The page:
A History of the "party of God"eBook - 2012
For thirty years, Hezbollah has played a pivotal role in Lebanese and global politics. That visibility has invited Hezbollah’s lionization and vilification by outside observers, and at the same time has prevented a clear-eyed view of Hezbollah’s place in the history of the Middle East and its future course of action. Dominique Avon and Anaïs-Trissa Khatchadourian provide here a nonpartisan account which offers insights into Hezbollah that Western media have missed or misunderstood.
Now part of the Lebanese government, Hezbollah nevertheless remains in tension with both the transnational Shiite community and a religiously diverse Lebanon. Calling for an Islamic regime would risk losing critical allies at home, but at the same time Hezbollah’s leaders cannot say that a liberal regime is the solution for the future. Consequently, they use the ambiguous expression “civil but believer state.”
What happens when an organization founded as a voice of “revolution” and then “resistance” occupies a position of power, yet witnesses the collapse of its close ally, Syria? How will Hezbollah’s voice evolve as the party struggles to reconcile its regional obligations with its religious beliefs? The authors’ analyses of these key questions—buttressed by their clear English translations of foundational documents, including Hezbollah’s open letter of 1985 and its 2009 charter, and an in-depth glossary of key theological and political terms used by the party’s leaders—make Hezbollah an invaluable resource for all readers interested in the future of this volatile force.
Hezbollah’s revolutionary role in global politics has invited lionization and vilification, rather than a clear-eyed view of its place in history. Now that the party is in power, how will Hezbollah reconcile its regional obligations with its religious beliefs? This nonpartisan account offers insights that Western media have missed or misunderstood.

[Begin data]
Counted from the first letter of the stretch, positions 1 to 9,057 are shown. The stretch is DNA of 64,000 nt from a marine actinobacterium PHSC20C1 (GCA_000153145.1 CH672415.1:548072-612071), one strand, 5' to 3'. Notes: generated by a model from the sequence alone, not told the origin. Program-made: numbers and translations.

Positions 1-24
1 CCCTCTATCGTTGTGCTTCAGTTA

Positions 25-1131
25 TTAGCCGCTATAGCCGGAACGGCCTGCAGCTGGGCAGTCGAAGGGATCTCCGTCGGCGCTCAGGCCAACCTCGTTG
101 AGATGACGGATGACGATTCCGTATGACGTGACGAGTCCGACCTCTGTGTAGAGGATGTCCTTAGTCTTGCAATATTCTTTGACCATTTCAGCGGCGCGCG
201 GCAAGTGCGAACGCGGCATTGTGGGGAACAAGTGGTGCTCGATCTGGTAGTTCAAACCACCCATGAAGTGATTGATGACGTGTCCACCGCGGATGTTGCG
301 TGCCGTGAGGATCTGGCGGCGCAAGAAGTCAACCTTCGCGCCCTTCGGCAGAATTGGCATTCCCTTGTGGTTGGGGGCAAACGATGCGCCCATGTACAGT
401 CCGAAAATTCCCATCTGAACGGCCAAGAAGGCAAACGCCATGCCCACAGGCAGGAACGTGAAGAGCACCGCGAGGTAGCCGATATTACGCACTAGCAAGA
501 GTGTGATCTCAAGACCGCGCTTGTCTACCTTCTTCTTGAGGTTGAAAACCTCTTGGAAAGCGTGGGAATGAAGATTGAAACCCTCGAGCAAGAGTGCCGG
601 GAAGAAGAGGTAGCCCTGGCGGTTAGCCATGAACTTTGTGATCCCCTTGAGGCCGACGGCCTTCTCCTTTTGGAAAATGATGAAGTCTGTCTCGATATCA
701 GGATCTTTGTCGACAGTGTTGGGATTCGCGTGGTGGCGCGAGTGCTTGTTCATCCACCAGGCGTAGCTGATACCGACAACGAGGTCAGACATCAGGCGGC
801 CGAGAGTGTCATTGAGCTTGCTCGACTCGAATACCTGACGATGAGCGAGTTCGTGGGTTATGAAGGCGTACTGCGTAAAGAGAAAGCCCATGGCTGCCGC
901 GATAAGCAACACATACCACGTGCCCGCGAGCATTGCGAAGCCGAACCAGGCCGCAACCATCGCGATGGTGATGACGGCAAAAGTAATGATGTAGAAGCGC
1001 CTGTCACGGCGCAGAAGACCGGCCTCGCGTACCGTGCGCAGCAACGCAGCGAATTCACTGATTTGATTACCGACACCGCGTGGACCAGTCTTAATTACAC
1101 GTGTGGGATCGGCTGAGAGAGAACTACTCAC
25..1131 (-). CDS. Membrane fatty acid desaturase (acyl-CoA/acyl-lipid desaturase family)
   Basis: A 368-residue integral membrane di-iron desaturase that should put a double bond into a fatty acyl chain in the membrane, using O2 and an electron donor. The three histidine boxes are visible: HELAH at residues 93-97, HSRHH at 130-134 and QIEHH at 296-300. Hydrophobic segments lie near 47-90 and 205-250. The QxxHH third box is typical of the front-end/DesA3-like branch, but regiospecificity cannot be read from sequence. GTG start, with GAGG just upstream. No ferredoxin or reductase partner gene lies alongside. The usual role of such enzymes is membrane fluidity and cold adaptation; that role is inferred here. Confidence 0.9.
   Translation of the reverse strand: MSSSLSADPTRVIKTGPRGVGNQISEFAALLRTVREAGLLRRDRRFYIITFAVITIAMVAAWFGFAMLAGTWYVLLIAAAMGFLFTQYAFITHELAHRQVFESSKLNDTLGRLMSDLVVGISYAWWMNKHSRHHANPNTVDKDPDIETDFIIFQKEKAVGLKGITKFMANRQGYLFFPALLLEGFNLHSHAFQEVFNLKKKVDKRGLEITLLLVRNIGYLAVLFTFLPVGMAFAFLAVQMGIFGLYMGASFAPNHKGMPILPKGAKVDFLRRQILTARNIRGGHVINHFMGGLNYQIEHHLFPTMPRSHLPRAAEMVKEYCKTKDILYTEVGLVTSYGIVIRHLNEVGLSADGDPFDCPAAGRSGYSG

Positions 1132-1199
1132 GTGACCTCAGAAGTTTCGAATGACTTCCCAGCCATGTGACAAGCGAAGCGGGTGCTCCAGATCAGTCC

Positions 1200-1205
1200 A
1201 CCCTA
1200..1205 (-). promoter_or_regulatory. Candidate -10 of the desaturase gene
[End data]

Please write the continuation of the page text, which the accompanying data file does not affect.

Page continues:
Baker & Taylor
Explores the history of Hezbollah as a political and religious force and their current and future role in the Lebanese government.
Avon (modern history, U. du Maine, France) and Khatchadourian (a doctoral candidate at U. du Maine) provide a nuanced examination of the history of the Lebanese political-religious group Hezbollah from its origins in the context of the Lebanese Civil War to the present. They avoid treating Hezbollah as a monolithic group and examine contradictions between the group's rhetorics of "revolution" and "resistance," between the group's goal of creating an Islamic society and its more pragmatic recognition of the religious diversity of Lebanon, and between their ostensibly revolutionary ambitions and their current position within the government of Lebanon, among other key questions. Avon and Khatchadourian also present translations of key documents, including the foundational "Open Letter" of 1985 and the political charter of 2009. In addition, they include appendixes offering information on key figures and notable terms. Annotation ©2013 Book News, Inc., Portland, OR (booknews.com)